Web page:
Increasingly, the so-called “divine rights of kings” was no longer accepted as providing sufficient grounds to confer legitimacy on a sovereign. Modern leaders were being asked to fulfill new expectations or face the consequences. In 1581, for instance, the Estates General in the Netherlands effectively fired Philip II of Spain, on the grounds that he was an unfaithful servant who had broken his contract:

God did not create the people slaves to their prince, to obey his commands, whether right or wrong, but rather the prince for the sake of the subjects (without which he could be no prince), to govern them according to equity, to love and support them as a father his children or a shepherd his flock, and even at the hazard of life to defend and preserve them. And when he does not behave thus, but, on the contrary, oppresses them, seeking opportunities to infringe their ancient customs and privileges, exacting from them slavish compliance, then he is no longer a prince, but a tyrant, and the subjects are to consider him in no other view. [The Dutch Declaration of Independence, 1581]

Elizabeth I was among the first to comprehend how to establish legitimacy with the support of a positive reputation in the post-feudal age. In the midst of social turmoil, she grasped that both monarchies and republics were being held to similar criteria to sustain their right to retain power. These were acceptance by their public, call it the power of public opinion; the delivery of stability, in the form of social cohesion; and maintenance of security in the face of external threats (most of her reign was spent at peace, which helped make England rich).

It was the success leaders had in managing such challenges which made or destroyed their reputation and cemented or axed their right to rule legitimately (arguably that’s where Mary I, Mary Queen of Scots and Charles I went tragically astray).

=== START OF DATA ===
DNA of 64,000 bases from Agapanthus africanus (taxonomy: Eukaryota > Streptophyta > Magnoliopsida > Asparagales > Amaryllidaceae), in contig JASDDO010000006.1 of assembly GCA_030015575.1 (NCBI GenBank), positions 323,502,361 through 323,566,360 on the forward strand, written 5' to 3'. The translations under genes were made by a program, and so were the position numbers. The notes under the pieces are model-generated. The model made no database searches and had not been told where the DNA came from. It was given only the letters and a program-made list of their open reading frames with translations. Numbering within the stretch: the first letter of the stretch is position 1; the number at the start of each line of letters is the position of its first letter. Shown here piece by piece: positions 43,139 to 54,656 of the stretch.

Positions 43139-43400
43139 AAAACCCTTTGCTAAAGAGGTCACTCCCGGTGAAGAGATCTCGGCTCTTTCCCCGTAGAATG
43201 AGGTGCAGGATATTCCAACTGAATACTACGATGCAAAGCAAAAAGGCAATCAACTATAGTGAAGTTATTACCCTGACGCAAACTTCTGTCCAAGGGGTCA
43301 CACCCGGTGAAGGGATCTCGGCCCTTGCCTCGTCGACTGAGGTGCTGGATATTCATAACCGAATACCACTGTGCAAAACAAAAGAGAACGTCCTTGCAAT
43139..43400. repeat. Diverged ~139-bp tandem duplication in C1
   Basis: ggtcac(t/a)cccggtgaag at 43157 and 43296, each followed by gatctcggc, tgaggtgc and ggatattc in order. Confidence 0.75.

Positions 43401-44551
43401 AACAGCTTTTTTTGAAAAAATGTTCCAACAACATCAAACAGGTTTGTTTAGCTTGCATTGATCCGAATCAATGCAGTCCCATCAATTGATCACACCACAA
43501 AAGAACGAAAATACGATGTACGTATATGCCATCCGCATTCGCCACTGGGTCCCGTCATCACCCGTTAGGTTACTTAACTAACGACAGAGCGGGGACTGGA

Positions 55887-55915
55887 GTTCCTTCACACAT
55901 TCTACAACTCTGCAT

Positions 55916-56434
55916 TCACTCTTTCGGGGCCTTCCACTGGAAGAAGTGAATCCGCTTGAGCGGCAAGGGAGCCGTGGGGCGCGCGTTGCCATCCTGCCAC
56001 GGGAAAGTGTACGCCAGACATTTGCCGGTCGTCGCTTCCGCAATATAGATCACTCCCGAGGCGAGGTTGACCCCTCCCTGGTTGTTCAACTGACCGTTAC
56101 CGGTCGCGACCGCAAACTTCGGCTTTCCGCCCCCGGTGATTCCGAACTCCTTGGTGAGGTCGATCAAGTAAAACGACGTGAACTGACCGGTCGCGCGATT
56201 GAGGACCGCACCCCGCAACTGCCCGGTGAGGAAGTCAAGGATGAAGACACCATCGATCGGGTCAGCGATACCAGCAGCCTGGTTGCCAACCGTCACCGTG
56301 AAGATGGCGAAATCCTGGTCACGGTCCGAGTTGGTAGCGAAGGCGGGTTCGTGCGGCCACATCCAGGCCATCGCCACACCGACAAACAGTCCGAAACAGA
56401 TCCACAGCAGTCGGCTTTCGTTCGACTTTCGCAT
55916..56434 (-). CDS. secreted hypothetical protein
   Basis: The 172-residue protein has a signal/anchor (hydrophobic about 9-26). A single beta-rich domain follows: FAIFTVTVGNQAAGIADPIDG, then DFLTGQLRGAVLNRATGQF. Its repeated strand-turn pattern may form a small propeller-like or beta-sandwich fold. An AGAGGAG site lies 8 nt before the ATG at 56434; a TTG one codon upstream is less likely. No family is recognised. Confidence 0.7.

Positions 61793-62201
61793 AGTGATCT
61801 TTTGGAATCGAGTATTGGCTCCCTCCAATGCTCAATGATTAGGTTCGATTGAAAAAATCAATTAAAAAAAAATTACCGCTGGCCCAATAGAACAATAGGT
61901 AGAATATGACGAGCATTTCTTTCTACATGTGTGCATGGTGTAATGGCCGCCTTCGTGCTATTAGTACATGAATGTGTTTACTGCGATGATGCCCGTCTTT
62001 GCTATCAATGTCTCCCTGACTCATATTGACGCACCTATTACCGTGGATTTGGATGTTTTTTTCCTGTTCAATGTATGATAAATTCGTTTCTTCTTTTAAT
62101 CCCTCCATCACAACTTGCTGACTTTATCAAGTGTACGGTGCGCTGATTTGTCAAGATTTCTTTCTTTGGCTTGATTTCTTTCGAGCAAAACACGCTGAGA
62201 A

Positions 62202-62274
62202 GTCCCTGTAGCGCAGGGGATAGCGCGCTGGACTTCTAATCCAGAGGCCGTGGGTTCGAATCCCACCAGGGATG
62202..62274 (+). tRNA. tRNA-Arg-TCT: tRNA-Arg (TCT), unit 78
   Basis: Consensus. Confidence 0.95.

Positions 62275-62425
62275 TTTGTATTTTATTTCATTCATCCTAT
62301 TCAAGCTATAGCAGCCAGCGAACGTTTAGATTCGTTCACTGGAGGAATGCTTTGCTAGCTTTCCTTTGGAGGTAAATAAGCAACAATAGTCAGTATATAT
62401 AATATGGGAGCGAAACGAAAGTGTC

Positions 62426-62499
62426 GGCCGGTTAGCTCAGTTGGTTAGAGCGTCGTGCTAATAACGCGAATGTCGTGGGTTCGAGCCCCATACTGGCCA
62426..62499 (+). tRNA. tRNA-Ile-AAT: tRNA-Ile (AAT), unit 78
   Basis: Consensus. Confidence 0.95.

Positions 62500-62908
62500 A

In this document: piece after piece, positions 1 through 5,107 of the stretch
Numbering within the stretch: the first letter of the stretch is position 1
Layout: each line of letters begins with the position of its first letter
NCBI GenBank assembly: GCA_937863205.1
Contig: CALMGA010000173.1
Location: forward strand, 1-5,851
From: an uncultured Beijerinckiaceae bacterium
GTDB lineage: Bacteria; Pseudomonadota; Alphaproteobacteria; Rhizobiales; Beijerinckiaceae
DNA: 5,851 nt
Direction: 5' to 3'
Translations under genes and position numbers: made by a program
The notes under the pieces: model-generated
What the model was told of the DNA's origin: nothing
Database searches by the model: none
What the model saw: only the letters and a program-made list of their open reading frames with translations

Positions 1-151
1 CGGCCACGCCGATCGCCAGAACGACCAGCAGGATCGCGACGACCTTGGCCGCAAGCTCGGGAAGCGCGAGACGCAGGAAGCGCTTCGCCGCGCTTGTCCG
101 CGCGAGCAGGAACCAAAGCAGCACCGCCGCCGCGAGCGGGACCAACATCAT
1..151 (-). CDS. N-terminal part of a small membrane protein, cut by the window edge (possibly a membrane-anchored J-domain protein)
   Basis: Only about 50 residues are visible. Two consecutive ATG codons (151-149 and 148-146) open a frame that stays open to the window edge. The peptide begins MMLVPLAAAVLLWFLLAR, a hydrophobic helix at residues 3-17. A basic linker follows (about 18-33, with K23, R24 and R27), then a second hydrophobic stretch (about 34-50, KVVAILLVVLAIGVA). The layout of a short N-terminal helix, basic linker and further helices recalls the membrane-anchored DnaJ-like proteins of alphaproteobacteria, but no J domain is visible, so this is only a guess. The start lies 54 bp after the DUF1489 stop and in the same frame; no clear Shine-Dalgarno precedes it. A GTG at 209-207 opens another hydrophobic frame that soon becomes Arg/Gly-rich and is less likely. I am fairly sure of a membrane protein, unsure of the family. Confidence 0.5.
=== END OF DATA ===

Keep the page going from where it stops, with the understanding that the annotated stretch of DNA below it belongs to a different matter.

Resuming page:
In contrast, under feudalism rulers had to proclaim (though, as the Reformation exposed, it was largely hypocritical) to be the epitome of virtue. Church leaders and princes relied for their good reputations, as defenders of the public good, on their adherence to eternal virtues of rank, birth, fealty, chivalry, courage, self-sacrifice, honour and loyalty, particularly to their religions. Failing that, as they often did, they relied on tyranny.

Under the feudal system there was no separation of spiritual authority from church and state; heresy was treason. Popes saw themselves as “Vice Regents of Christ upon Earth.” Though of course, the leaders of Protestant states, such as Henry VIII in England, claimed to be on a similar mission, except that theirs was confined to a particular state (that is, they took the Pope’s role).

Meanwhile, the commercial classes of merchants and manufacturers were increasing their social and political weight. This was a new age of joint stock companies, global trading, banking and lending. There were new commodities and gold flooding in from the New World, and there was more trade between Europe’s nations than ever. In the case of the Netherlands, their merchants’ wealth was such that they could afford their own navy and army to see off their king.

As things became more complex and conflicted, a professional layer of civil servants dedicated to public service arose out of the middle classes to administer their rapidly centralizing states. For example, when Henry VIII destroyed the Catholic church he took its wealth and power for himself and he relied on his civil servants to administer his realm. Elizabeth I continued that process – though she was far less autocratic – and went on to forge what became in embryo a modern parliamentary state administered by civil servants from the centre.